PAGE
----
• Member since
    November, 2008
  • From: Far Northern CA
Posted by mrmike on Saturday, September 19, 2015 2:01 AM

I'll say at the outset that I'm a reader and for a long time that meant books & magazines were my only sources; not now. There is so much info online that we dismiss print as obsolete because it either is limited in content or scope, or maybe we just enjoy watching a demonstration of a technique as opposed to reading about it. Either way, until we actually try it for ourself, the net result is the same.

I have learned a great deal from the FSM forums and from many other forums and blogs since returning to our hobby, and I've also enjoyed the info in publications like Squadron's In Action & Walkaround series and others, especially the Osprey Master Modeling books. Shep Paine's diorama book is a special favorite because it is a challenge to my skills and aspirations.

So my take is to enjoy the online info - it's a great resource. But there's also a lot of how-to and reference that you can hold in your hand, like the models you're building, and I think it's interesting to view varied sources. Unlike the internet where everything is NOW, the print media gives one a context; one can go back in time a bit to see how vintage kits will build or get an in-depth look at an obscure subject that's not currently popular.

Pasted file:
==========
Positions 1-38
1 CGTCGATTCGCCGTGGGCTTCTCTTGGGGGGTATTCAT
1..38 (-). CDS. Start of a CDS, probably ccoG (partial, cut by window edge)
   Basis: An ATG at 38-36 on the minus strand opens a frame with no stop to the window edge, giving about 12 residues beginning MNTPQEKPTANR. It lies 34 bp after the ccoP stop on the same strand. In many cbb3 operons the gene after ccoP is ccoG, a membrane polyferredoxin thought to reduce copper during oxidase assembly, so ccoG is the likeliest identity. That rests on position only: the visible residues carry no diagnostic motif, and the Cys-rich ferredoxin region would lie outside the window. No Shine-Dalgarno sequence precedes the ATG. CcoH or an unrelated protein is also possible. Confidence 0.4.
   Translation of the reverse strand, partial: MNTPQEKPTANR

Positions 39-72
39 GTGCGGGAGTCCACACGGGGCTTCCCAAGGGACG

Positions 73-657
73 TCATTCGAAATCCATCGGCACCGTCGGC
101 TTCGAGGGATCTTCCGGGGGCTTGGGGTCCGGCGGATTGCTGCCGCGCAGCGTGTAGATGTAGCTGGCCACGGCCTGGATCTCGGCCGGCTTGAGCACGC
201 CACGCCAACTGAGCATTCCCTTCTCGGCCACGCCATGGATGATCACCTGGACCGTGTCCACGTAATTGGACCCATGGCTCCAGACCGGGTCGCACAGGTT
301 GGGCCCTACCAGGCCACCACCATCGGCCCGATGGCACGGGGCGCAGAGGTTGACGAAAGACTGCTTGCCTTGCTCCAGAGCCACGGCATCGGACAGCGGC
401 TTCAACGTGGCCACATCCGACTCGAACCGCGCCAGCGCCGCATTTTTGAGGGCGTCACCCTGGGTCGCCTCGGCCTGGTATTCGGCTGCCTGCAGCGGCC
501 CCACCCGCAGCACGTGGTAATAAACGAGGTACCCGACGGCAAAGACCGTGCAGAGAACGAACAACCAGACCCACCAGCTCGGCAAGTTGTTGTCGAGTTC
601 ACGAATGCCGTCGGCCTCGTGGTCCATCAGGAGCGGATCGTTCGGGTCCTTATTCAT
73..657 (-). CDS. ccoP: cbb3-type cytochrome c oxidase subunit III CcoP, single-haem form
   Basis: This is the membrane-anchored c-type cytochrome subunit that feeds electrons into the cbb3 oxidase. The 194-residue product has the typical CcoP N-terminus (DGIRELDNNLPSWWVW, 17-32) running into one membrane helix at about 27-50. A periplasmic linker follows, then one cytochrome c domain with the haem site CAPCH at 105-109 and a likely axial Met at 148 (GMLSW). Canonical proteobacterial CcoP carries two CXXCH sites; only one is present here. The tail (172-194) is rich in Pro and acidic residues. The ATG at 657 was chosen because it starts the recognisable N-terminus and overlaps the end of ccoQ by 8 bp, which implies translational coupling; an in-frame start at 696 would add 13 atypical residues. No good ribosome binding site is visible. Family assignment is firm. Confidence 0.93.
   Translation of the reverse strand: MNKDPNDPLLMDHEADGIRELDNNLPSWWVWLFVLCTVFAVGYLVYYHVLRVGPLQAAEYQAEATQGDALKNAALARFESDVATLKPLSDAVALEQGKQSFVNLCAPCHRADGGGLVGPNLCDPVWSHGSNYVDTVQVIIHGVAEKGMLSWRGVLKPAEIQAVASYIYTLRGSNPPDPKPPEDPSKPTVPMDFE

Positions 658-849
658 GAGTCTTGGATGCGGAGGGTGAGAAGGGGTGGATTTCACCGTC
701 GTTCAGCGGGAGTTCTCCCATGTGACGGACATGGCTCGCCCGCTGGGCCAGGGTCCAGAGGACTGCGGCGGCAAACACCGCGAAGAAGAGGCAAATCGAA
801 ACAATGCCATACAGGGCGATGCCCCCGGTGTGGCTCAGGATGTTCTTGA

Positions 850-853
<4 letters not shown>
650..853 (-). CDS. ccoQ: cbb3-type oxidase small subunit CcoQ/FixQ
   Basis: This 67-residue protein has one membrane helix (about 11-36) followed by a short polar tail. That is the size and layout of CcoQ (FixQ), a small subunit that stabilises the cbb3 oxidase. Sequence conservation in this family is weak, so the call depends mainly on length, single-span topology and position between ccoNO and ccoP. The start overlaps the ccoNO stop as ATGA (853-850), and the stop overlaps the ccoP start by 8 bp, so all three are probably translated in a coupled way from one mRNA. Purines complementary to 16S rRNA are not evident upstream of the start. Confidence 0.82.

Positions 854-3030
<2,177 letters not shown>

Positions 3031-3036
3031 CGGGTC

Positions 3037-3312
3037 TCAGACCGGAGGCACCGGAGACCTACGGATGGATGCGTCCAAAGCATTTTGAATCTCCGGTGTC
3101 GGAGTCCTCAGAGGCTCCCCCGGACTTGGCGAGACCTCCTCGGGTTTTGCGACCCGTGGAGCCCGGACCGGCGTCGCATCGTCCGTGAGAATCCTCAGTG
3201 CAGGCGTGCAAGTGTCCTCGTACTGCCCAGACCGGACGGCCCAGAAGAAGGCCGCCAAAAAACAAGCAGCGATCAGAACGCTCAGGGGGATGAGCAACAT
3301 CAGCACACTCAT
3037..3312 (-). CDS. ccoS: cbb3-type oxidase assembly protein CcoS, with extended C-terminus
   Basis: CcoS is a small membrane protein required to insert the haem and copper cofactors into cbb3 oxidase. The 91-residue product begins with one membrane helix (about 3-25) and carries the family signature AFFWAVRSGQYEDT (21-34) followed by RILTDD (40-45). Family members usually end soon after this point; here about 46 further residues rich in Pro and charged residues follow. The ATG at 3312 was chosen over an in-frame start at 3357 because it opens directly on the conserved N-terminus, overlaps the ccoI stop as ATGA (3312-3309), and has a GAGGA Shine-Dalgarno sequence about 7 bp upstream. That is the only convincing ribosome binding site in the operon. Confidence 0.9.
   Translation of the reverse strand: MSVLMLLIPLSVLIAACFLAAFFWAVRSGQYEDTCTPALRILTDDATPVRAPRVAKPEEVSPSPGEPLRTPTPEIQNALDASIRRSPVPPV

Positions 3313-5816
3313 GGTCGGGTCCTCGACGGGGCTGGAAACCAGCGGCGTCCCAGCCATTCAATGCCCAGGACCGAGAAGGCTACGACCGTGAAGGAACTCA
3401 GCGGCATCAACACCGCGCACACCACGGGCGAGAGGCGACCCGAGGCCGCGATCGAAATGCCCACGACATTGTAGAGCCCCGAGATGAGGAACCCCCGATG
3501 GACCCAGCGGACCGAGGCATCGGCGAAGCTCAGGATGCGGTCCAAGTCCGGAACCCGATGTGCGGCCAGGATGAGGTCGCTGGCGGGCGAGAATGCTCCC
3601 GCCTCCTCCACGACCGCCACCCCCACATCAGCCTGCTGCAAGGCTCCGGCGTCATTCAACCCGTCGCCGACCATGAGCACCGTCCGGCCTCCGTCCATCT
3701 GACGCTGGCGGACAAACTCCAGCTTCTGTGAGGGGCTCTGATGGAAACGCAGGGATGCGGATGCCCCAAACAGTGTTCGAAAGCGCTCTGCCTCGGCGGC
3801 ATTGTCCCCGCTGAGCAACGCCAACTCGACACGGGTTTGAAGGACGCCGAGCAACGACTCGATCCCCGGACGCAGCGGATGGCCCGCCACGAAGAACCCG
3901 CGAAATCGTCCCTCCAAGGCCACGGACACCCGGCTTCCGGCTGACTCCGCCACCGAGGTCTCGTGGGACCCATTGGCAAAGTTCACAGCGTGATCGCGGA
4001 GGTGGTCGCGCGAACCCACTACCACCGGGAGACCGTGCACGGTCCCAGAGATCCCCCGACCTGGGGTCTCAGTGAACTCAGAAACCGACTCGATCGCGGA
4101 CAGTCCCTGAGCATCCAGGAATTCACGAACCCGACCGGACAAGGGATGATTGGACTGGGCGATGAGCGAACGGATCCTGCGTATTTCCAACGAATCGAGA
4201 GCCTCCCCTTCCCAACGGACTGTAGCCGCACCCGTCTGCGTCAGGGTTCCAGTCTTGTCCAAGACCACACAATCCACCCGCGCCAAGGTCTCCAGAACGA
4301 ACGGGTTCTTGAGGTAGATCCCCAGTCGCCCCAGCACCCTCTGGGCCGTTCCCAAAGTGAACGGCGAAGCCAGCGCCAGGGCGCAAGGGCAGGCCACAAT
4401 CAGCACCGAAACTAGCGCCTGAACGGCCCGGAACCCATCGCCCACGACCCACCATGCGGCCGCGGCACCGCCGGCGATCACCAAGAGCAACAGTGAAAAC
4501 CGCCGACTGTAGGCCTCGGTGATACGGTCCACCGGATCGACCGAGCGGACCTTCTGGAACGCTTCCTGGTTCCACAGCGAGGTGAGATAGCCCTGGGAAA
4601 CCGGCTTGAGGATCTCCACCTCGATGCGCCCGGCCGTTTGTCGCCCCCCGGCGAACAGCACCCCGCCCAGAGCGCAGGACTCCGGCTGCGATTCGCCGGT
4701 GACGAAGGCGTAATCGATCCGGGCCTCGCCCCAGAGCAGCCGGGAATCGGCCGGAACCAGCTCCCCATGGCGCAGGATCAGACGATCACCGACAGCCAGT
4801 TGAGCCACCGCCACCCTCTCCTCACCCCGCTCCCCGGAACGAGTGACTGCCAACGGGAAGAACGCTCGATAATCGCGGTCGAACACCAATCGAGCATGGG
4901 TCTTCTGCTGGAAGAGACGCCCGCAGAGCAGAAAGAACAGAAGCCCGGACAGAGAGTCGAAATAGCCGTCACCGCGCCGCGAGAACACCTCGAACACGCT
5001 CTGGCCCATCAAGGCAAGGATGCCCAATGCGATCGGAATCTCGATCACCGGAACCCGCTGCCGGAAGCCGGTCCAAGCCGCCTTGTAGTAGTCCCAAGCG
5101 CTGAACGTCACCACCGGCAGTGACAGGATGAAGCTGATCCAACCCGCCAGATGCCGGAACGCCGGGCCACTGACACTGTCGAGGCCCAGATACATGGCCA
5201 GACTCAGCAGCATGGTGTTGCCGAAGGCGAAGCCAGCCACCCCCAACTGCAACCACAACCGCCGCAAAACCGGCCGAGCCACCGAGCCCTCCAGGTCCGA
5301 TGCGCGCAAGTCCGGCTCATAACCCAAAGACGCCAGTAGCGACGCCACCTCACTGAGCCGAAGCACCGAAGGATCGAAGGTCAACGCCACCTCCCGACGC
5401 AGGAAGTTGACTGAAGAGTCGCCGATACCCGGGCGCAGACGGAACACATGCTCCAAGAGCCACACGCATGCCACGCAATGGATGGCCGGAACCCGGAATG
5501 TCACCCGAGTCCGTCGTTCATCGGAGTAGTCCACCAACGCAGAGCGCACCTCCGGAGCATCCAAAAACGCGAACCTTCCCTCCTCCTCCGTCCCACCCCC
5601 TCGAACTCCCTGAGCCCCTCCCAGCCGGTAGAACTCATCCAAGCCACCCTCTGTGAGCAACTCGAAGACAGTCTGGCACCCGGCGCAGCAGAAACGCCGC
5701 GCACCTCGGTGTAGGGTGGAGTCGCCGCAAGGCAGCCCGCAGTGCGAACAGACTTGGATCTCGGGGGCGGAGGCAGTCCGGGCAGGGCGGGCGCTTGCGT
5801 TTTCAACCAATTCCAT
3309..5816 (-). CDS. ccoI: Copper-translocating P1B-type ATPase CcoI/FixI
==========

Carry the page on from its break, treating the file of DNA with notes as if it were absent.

I should also mention that despite the popularity of the internet, our forum host publishes a magazine which I look forward to every month!

Happy modeling!

Mike

  • Member since
    February, 2007
Posted by mitsdude on Saturday, September 19, 2015 3:10 AM
The majority of my physical reference materials are "how to's" The Internet is my major source of photo or descriptive type materials. For example pictures of the real airplane from different angles and an explanation of the colors, textures, materials that it is made of. From that I figure out how to best paint, weather, add detail, etc.